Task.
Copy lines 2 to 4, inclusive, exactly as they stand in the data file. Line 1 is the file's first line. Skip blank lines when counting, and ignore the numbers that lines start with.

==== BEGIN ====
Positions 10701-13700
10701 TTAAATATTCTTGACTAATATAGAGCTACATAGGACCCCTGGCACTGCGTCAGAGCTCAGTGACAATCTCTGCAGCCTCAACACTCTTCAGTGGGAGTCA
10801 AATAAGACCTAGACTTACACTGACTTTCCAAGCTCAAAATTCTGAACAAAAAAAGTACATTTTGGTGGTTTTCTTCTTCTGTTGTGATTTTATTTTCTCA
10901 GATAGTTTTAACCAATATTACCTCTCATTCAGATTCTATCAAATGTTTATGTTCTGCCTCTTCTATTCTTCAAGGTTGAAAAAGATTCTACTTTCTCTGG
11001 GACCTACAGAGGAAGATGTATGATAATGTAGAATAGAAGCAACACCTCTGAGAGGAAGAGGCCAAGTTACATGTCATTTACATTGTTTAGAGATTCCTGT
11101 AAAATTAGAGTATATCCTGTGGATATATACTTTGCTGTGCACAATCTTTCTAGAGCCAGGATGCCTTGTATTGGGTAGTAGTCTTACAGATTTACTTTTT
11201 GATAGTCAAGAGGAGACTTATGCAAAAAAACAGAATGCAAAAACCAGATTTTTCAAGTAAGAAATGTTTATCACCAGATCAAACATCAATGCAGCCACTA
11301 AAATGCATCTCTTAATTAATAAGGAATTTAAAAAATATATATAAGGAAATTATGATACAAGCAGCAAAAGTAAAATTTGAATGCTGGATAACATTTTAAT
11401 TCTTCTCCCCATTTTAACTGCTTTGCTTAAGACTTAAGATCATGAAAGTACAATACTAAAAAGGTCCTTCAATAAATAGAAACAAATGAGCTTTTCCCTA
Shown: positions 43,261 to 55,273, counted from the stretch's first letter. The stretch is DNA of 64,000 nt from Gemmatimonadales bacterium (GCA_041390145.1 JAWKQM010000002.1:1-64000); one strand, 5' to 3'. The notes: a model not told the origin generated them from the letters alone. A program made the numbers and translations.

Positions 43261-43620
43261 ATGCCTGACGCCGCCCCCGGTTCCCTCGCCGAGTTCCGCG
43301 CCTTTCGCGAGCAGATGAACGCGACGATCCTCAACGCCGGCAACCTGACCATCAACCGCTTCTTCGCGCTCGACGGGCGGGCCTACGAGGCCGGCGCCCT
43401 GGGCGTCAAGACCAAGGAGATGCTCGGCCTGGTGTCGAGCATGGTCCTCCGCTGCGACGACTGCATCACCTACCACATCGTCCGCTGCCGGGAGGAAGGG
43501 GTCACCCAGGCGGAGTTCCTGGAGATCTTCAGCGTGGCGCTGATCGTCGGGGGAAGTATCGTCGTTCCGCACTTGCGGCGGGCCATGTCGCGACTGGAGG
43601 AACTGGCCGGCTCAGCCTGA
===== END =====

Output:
10701 TTAAATATTCTTGACTAATATAGAGCTACATAGGACCCCTGGCACTGCGTCAGAGCTCAGTGACAATCTCTGCAGCCTCAACACTCTTCAGTGGGAGTCA
10801 AATAAGACCTAGACTTACACTGACTTTCCAAGCTCAAAATTCTGAACAAAAAAAGTACATTTTGGTGGTTTTCTTCTTCTGTTGTGATTTTATTTTCTCA
10901 GATAGTTTTAACCAATATTACCTCTCATTCAGATTCTATCAAATGTTTATGTTCTGCCTCTTCTATTCTTCAAGGTTGAAAAAGATTCTACTTTCTCTGG